Some notes on software development... RSS 2.0
# Thursday, 21 May 2009

The Pre and Post build events in Visual Studio 2008 run as a batch file so you can check the ConfigurationName variable to only do things for Release mode.
For example, to copy the built files in Release mode to C:\Temp

if $(ConfigurationName) == Release copy $(TargetPath) "C:\Temp"

From StackOverflow

Thursday, 21 May 2009 09:25:53 (GMT Standard Time, UTC+00:00)  #    -
Visual Studio
# Wednesday, 22 April 2009

Because I keep forgetting the syntax…


Wednesday, 22 April 2009 22:59:53 (GMT Standard Time, UTC+00:00)  #    -
SQL Server
# Thursday, 05 March 2009

This is old news but something I had to use recently....
Add a .cs file to your project, any filename is fine but I called mine ExtensionAttribute.cs.
Add the following code...


Wherever you declare your extension methods you need to include 'using System.Runtime.CompilerServices' to the top.

Note:- You must be using Visual Studio 2008 for this to work.

The Moth - Using Extension Methods in Fx 2.0 Projects
CodeThinked - Using Extension Methods in .net 2.0

Thursday, 05 March 2009 10:12:41 (GMT Standard Time, UTC+00:00)  #    -
# Wednesday, 18 February 2009

I had an issue with a compact framework project where I needed to add a shortcut on the desktop that pointed to my application whose location was \Program Files\MyApplication\.
You need to create a .lnk text file and place it on the device's desktop. However, .lnk files are a bit tricky to use with Visual Studio 2008 because it thinks it is an actual shortcut to a file on your actual desktop machine.

Mike Hall has a blog article that further covers Windows CE shortcuts.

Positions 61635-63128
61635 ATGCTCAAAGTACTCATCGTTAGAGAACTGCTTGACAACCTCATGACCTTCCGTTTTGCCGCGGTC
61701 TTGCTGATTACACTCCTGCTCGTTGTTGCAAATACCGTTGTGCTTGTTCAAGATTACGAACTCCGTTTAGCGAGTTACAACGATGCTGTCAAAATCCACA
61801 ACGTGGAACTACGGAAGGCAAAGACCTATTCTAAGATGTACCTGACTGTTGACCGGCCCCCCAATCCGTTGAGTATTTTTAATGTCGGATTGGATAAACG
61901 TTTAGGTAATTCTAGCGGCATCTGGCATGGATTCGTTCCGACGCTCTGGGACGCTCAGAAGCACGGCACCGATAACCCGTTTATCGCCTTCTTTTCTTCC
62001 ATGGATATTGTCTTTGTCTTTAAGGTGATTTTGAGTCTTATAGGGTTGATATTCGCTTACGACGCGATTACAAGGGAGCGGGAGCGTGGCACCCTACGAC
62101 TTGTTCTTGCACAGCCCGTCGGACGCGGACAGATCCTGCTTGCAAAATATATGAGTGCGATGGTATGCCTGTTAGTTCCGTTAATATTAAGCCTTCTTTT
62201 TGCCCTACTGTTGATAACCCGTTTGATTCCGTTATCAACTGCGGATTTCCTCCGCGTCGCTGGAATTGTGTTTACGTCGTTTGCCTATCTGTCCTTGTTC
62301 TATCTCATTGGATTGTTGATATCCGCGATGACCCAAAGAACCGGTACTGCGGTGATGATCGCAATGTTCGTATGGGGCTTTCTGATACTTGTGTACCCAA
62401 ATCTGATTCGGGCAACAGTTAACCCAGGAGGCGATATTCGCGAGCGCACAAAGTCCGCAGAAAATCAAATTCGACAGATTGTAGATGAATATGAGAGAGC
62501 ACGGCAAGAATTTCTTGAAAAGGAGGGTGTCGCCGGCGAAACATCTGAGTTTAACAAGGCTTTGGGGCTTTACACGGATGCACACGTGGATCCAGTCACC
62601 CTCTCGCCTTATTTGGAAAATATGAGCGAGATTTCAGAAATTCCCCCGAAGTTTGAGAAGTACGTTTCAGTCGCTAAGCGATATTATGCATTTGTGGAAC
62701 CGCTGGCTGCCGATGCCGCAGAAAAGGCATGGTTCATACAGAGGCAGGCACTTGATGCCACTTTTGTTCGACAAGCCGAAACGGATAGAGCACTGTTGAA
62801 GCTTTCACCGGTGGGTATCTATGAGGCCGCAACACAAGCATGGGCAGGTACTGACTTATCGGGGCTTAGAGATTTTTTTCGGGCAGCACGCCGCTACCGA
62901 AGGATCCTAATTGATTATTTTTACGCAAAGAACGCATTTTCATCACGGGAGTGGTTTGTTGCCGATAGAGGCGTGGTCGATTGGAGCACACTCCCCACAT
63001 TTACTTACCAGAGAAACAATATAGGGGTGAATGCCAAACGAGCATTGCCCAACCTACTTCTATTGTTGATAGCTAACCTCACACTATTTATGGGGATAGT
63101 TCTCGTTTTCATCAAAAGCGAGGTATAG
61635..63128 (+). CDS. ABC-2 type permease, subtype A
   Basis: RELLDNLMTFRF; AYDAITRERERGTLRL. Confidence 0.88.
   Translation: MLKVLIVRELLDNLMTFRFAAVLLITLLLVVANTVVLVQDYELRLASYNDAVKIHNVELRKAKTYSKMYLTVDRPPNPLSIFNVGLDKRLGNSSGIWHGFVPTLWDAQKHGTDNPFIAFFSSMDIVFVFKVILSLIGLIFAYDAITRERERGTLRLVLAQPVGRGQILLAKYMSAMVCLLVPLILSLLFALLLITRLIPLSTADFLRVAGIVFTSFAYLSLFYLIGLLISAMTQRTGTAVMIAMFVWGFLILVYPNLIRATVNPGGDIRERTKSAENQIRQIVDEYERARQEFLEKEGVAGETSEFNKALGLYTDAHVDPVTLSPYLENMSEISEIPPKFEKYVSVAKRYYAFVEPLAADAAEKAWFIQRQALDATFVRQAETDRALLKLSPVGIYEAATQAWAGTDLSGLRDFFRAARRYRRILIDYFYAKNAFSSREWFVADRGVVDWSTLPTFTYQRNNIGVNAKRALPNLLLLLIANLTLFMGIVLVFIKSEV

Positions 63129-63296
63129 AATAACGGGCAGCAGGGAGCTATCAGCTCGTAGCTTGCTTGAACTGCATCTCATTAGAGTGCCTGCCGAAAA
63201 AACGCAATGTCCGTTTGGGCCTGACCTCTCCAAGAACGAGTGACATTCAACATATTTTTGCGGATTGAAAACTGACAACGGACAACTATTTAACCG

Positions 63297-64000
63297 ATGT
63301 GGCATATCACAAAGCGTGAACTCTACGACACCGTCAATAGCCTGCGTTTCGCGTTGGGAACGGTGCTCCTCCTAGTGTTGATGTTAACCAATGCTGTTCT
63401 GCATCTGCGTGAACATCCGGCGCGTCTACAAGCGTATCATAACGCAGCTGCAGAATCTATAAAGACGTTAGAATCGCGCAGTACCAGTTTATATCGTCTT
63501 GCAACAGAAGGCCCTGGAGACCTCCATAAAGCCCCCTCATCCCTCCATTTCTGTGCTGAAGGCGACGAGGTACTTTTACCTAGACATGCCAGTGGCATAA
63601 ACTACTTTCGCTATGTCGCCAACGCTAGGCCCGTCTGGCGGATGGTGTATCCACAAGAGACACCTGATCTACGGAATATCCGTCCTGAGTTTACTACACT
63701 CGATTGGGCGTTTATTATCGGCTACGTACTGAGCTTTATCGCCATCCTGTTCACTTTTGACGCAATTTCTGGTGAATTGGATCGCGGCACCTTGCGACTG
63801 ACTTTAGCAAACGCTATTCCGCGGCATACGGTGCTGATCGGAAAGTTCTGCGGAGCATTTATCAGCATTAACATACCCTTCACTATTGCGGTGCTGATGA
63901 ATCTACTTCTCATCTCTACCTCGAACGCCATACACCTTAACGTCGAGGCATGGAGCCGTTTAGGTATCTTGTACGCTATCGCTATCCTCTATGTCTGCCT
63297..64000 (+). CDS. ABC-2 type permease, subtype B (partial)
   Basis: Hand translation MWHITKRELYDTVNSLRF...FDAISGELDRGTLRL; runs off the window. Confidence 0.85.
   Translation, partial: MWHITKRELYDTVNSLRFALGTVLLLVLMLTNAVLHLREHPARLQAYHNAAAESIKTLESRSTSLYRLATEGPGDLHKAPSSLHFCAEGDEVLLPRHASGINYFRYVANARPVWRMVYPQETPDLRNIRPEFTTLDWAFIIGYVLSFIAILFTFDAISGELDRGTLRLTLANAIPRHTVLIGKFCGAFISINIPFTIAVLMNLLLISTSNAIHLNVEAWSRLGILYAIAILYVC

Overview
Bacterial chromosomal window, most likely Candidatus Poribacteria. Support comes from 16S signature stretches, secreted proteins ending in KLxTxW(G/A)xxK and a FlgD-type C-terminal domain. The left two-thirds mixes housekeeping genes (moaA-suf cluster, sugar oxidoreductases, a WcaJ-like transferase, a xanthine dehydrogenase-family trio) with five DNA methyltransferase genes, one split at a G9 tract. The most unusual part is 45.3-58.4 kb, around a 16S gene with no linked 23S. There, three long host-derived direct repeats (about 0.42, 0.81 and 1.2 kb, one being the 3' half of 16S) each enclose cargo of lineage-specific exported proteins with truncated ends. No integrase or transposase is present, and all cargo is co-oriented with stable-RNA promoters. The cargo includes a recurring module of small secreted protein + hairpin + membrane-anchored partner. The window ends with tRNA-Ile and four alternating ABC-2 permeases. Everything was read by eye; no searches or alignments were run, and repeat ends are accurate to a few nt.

Here are my steps on how to overcome the .lnk issue when using a Smart Device CAB project from within Visual Studio 2008.

My application is called MyApplication.exe and it's full path, once installed on Windows CE, is \Program Files\MyApplication\MyApplication.exe
All my application does is show 'Hello World' in a label on the form.
My Windows CE installer project is called MyWindowsCEInstaller.

First I create the application and installer projects and added the project output of MyApplication to the MyWindowsCEInstaller project. Here is what my solution looks like so far:


Next step is to create the shortcut file that will eventually be placed on the device desktop. To do this I created a new text file within the MyApplication project called MyApplication.lnkx
It's 'Build Action' property should be set to None and 'Copy to Output Directory' property set to Do Not Copy.
It is a lot easier to work with the file having the extension as .lnkx so that Windows doesn't think it is an actual shortcut file.

The MyApplication.lnkx file will contain the command line text and the command line character count separated by a hash (#).
So my Windows CE application full path is \Program Files\MyApplication\MyApplication.exe making the character count 48, below is my MyApplication.lnkx file:


Note:- If the path contains a space it must be enclosed in quotes and they get included in the command character count!!!

Next step is to add our MyApplication.lnkx file to the correct folder in the MyWindowsCEInstaller project.

From the root of the Primary Output File System view of the MyWindowsCEInstaller project add the Windows Special Folder.
Under the Windows folder create a new folder called Desktop

Add the MyApplication.lnkx file to the newly created Desktop folder.


Next, select the MyApplication.lnkx file from the MyWindowsCEInstaller project and change the TargetName to be MyApplication.lnk
This will change the extension off the shortcut file on the target device to be .lnk while on the development machine it will stay as .lnkx

The final files should look like this:

image image

Build the solution, copy the CAB file to the device, install it and now there should be desktop shortcut that points to the MyApplication application ;-)

image image

Note that the shortcut will also use the application icon as it's image once this has been set in the application properties, here it is the default image.

Mike Hall Windows CE Shortcuts Blog Article

Wednesday, 18 February 2009 17:31:35 (GMT Standard Time, UTC+00:00)  #    -
CF | CE Devices

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